A levy of 0.6% is to be applied on the capital value of pension assets held within the State.

PRSI

Employers PRSI on lower-paid employees is to be halved. This will apply until the end of 2013 for employees earning less than €356 per week (not the figure of €365 per week as announced by the Minister in the Dáil today).

Employers PRSI will no longer apply to share-based remuneration.

Michael Noonan Government Jobs Initiative

9% VAT

A cut in the lower rate of VAT to 9% on so-called ‘tourism-related’ goods and services. This will apply from 1 July 2011 until the end of 2013.  The VAT cut will apply to

  • restaurant and catering services
  • hotel and holiday accommodation,
  • theatre, cinema, museum, fairground and other entertainment tickets
  • hairdressing
  • newspapers and magazines.

Air Travel Tax

The Air Travel Tax of €3 per passenger is to be abolished, but not with immediate effect. Its abolition is to be conditional on the major Irish airlines opening new tourist routes into Ireland.

R&D Tax Credit

The Minister intends to introduce a technical change to the Research & Development tax credit legislation, in order to allow companies more flexibility in how they account for the credit. This is intended to make the credit more attractive for qualifying companies.

Corporation Tax

Unsurprisingly, the Minister confirmed that ‘our 12.5% rate of corporation tax is here to stay’

The Department of Finance have just published full details of the Jobs Initiative on their website.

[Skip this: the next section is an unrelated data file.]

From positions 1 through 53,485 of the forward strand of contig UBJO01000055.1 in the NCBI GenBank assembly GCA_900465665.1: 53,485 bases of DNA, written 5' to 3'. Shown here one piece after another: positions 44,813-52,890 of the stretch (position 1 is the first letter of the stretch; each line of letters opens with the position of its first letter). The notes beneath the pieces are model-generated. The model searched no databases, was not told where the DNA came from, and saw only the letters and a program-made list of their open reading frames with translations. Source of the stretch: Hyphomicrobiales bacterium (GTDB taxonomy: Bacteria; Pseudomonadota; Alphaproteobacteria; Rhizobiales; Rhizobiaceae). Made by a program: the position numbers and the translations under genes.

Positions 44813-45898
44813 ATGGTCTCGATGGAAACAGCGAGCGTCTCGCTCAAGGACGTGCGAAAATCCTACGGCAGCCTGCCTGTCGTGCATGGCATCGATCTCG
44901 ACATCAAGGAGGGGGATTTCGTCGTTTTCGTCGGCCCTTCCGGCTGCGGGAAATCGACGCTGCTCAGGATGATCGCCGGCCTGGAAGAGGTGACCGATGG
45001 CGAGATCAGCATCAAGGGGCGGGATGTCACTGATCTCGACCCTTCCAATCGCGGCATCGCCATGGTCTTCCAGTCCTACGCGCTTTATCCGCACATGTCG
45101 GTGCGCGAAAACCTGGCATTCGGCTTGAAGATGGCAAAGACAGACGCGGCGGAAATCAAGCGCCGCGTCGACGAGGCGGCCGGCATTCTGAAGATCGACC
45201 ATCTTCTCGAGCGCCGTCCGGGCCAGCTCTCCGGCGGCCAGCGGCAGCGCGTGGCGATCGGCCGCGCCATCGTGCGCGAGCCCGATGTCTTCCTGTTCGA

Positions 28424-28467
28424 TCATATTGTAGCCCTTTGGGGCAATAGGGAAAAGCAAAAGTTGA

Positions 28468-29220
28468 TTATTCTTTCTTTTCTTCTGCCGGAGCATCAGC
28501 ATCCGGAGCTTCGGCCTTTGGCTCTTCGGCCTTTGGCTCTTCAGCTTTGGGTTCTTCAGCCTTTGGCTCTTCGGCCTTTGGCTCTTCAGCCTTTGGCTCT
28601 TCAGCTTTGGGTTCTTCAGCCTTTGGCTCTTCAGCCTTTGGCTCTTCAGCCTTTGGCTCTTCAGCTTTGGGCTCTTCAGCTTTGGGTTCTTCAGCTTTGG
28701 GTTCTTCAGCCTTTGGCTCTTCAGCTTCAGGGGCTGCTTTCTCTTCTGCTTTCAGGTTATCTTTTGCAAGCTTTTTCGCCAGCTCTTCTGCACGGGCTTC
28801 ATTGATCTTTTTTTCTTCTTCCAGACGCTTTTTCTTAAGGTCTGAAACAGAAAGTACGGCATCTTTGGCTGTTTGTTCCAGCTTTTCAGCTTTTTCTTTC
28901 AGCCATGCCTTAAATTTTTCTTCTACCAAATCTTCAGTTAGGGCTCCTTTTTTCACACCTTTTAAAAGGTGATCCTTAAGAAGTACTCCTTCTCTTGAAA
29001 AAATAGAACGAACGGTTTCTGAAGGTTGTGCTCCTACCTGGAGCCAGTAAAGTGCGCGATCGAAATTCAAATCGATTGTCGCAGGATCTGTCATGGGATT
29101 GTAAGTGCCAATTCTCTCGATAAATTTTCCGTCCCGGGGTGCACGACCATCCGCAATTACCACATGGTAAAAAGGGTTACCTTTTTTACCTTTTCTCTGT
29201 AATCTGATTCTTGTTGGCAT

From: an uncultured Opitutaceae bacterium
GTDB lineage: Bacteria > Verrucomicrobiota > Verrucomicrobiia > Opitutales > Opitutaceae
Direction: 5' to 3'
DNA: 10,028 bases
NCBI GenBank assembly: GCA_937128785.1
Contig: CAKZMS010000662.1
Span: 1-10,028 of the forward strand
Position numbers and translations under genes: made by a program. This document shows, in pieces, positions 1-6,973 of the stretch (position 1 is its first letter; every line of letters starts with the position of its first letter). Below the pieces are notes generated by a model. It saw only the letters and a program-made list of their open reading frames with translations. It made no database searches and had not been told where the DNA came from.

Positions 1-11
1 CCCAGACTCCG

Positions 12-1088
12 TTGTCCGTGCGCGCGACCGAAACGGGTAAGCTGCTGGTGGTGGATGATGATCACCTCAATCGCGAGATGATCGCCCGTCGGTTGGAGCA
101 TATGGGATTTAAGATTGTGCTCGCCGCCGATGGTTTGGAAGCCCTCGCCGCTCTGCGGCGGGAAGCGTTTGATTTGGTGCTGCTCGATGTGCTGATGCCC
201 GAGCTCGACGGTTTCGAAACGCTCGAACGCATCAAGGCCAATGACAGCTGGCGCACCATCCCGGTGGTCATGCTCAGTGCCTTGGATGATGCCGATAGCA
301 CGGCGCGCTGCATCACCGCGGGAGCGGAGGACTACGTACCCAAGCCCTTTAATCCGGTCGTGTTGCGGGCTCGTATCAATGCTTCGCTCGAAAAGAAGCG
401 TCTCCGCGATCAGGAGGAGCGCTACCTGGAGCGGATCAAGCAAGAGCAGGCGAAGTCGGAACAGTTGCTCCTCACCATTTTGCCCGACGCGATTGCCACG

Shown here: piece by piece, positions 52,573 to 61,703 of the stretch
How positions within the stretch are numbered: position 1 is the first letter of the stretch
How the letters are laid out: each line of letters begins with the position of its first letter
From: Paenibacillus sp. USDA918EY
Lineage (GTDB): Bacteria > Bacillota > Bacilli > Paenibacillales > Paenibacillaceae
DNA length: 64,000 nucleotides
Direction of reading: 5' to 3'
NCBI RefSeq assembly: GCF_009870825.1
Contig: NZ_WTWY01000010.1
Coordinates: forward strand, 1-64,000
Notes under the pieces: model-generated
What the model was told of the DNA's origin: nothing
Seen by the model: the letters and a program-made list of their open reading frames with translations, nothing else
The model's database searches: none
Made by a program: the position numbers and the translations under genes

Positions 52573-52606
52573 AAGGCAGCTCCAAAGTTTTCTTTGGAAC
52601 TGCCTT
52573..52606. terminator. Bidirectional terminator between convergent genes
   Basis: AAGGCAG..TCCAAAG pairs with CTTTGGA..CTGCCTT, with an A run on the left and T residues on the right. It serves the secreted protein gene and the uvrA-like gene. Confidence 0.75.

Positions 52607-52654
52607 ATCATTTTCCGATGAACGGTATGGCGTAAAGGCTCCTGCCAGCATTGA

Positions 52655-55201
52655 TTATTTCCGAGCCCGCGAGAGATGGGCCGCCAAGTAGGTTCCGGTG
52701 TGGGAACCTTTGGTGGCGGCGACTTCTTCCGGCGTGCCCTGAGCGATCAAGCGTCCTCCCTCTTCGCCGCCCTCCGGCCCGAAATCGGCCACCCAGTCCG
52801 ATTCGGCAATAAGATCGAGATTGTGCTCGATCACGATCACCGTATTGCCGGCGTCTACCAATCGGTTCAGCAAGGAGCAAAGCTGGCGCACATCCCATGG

High Earners can beat Budget 2011 Pension Blues

December 10, 2010

High earners can beat a Budget 2011 cut in pensions tax relief if they top-up their pensions before 31 December next.

This week’s Budget cut the earnings ceiling for tax relief on personal pension payments, from €150,000 to €115,000. This means that, from 1 January 2011 onwards, the tax relief claimed by a high-income earner in respect of pension payments is limited to the first €115,000 of their earnings.

Liam Ferguson, of Ferguson and Associates has kindly confirmed to me that this lower ceiling relates to ALL contributions physically made in 2011. This includes contributions made by 31 October 2011, which can be backdated to the 2010 tax year for tax relief purposes.

So if you are in a high income bracket, and you leave it until next October to pay a Personal Pension contribution for 2010, the lower ceiling will apply to your contribution.

However, if you top up your pension by 31 December 2010, before the higher €150,000 earnings ceiling expires, you can still avail of the higher ceiling.

21 days left to act…


16 Nov. ROS deadline applies to Pensions Relief

November 8, 2010

Chartered Accountants Ireland have confirmed today that the deadline for paying Pension Contributions that attract backdated tax relief for 2009 is extended from 31 October to 16 November. This applies where an individual has filed their 2009 Income Tax return by 16 November, and paid any 2009 tax balance via ROS by the same date.